If I had to watch one low-budget movie over and over again, I'd pick this one over Clerks.

James Plath's picture

"The Sweet Life" (2003) is the most homemade-looking film I've reviewed in a long while. It's also the best low-budget (just under $200,000) film I've seen in a long while. The writing from first-time feature director Rocco Simonelli is funny and heady without being pretentious or forced. And while the staging and lighting remind you of a soap opera that was filmed in different locations instead of on a sound stage, there's something about this little sleeper of an indie comedy that makes you like it (trailer).

The characters, for example. Though the acting is competent at best, you don't mind spending time with these people in order to find out what they're going to say and do next. The delivery may be a little amateurish at times, but you can sense what Simonelli and co-writer Roy Frumkes ("The Substitute") were constructing in every scene. They give us well-rounded characters with full-bodied lines of dialogue that continue to surprise.

"The Sweet Life" begins with an odd segment that reminds you of an infomercial or a documentary, with Michael (James Lorinz) sitting by a flowerbed and talking directly into the camera about his life's lot . . . compared to the brother we see in flashback getting the girl and eating candy that Michael had left on the porch for her. Flash forward to present time and we see Michael and Frankie (Robert Mobley) at a bar together. In moments, Frankie is hitting on a server who already has a boyfriend . . . and succeeding. And Michael? He's about as transparent as John C. Reilly's "Mr. Cellophane" character from "Chicago." But something clicks when Michael sees his brother kissing Lila (Barbara Sicuranza) in the bar. One look at that lower-back tattoo and he's having brother-envy all over again.

That's when the competition starts; the comedy begins when Lila decides to set Michael up with her roommate, Sherri (Joan Jett), whose idea of a fun first date is taking Michael to her favorite tough biker bar . . . on her bike. Joan Jett (who, with her Blackhearts, turns up on the soundtrack) does a nice job in her romantic comedy debut. She's butch, she's tough, and she's the perfect foil to Michael, whose droll intellectual commentary and asides remind you of "Frasier." "This is like a ‘Twilight Zone" written by Gore Vidal," he says at one point, and then, trying to get Lila to follow her dream of being a massage therapist, launches into a monologue about all that she could do, including "something called rolfing. I'm not sure what it is, but I think it's massage for bulimics." Par-um-bump! And then, telling her even dance companies hire massage therapists, he adds, "By this time next year you could be getting paid to fondle Baryshnikov." Just as clever (though a bit paternalistic, on Michael's part) is a scene in which he takes Lila to see "La Dolce Vita" ("The Sweet Life"), which exposes the growing gap between them.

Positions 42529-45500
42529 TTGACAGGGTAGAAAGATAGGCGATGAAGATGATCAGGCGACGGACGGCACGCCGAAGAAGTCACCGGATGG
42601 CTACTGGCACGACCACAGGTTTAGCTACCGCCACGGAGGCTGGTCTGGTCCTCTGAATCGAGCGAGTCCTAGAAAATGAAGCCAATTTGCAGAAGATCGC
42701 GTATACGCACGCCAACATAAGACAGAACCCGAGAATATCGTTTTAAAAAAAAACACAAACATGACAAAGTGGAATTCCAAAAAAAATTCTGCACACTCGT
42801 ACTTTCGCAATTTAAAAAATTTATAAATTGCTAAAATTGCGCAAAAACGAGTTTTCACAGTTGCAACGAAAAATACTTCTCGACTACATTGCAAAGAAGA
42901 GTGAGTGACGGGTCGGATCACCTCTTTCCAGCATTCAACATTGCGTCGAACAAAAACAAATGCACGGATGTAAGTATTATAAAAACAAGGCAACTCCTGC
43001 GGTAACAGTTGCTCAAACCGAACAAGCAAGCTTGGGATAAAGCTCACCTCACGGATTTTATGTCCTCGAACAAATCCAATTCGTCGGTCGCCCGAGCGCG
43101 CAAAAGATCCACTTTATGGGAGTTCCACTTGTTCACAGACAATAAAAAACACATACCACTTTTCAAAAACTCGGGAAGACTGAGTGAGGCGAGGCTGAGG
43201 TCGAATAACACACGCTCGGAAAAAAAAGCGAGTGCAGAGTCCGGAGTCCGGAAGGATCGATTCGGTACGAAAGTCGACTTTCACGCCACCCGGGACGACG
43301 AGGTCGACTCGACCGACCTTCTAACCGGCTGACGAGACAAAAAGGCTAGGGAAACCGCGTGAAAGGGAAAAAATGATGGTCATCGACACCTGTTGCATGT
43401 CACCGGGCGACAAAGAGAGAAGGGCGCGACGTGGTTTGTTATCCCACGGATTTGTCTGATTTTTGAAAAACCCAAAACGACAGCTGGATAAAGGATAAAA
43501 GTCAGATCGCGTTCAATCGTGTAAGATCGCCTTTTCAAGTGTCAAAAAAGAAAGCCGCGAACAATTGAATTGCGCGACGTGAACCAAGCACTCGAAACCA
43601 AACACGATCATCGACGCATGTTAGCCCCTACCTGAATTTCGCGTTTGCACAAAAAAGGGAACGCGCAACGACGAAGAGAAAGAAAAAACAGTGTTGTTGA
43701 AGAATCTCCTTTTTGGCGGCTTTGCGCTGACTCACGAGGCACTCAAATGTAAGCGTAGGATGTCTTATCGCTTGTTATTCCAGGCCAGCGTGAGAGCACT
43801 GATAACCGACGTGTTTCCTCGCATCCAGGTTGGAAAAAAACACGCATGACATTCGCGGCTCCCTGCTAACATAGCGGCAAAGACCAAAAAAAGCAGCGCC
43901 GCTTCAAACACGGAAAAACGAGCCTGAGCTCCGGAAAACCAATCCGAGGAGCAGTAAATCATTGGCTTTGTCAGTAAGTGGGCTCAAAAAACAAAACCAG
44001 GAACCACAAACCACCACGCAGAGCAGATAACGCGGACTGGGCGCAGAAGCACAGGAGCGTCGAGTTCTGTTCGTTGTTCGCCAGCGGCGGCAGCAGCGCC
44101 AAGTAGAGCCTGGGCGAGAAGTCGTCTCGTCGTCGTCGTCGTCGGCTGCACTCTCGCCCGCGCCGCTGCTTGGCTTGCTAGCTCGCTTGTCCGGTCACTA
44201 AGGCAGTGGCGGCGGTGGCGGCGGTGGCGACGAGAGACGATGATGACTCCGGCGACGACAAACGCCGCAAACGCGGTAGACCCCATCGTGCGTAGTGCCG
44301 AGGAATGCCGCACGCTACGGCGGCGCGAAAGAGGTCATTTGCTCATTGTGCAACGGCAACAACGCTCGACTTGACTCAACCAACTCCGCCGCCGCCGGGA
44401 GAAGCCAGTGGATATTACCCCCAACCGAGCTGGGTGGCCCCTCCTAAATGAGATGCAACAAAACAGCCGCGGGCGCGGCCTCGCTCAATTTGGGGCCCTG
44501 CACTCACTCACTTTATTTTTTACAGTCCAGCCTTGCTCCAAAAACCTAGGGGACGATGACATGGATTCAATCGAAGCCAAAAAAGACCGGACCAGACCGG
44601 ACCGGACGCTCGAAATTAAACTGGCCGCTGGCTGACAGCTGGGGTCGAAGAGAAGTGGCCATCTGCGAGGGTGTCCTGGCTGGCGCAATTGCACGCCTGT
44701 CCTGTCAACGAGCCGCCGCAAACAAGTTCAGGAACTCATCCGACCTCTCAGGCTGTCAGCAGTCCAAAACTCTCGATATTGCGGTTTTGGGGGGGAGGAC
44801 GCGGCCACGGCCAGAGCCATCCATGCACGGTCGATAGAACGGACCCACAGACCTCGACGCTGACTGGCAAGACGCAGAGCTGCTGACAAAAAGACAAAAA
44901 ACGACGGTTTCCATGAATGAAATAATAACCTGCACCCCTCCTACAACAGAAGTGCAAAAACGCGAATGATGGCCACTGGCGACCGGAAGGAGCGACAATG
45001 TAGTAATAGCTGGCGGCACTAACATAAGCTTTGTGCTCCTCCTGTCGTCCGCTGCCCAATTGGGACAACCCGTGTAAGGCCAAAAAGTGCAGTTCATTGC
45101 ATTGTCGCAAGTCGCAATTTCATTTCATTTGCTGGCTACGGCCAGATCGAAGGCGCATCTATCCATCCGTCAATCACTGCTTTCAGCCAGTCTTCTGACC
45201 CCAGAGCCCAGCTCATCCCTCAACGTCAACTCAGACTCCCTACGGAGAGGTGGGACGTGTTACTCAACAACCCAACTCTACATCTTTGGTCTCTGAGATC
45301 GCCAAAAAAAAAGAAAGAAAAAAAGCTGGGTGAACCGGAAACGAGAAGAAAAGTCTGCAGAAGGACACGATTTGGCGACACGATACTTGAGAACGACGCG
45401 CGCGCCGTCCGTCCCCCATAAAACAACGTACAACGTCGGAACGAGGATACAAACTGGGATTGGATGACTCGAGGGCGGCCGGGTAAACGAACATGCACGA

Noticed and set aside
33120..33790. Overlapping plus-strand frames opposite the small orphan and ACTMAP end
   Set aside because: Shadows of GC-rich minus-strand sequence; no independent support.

There are some very funny bits between Michael and Sherri, and between Michael and Lila, as the two plotlines run parallel and occasionally cross. "A guy like him has got standards?" he says, hearing that Lila thinks his brother is nicer than he really is. "Yeah, like a height requirement. You must be THIS tall to ride the Frankie." Oh, it's on. Like a sequel to "Moonstruck" that features brothers who won't quit vying for the same girl, even after the final "I do"s, the slick businessman and the underpaid assistant editor of a movie magazine each take their best shots . . . and it leads to family chaos in a sequence that's the most forced and contrived in this movie.

"The Sweet Life" isn't rated, but it would probably get an R rating for language and sexual situations. Kinky and passionate sex are several times depicted, but no nudity is shown and body parts are carefully covered. With this film, the script's the thing, and it's a good one. Is it enough to compensate for the low-budget look and the competent-but-not-extraordinary acting? I'd put this one in the high 6 range on the DVD Town scale. It's one of those that makes me wish we could do decimals. Guess I'll have to round up. There's a lot to be said for cleverness.

For a low-budget film the picture quality is decent. "The Sweet Life" is presented in 1.78:1 anamorphic widescreen, with very little grain but some edge indistinction. Colors and black levels are fine, though.

The audio is a Dolby Digital Stereo that scrubs out or ignores most of the ambient sounds, with dialogue heavily prioritized. But for a 2.0 track it's robust enough, and the timbre and clarity are fine.

A pretty average audio commentary featuring Simonelli, Lorinz and Sicuranza gives us the usual combination of behind-the-scenes anecdotes and production notes. It'll be worth a listen mostly for would-be filmmakers who'd like to get to this point in their careers. Simonelli has a lot to say about his choices. Other than that, there's the standard 30-minute making-of feature, seven deleted/extended scenes, a trailer, and a few outtakes out of more than 30 hours of film.

Bottom Line:
Somebody give Rocco Simonelli and Roy Frumkes some money. I'd love to see what these guys could do with a decent budget. If I had to watch one low-budget movie over and over again, I'd pick this one over "Clerks." Sorry Jay and Silent Bob.


Film Value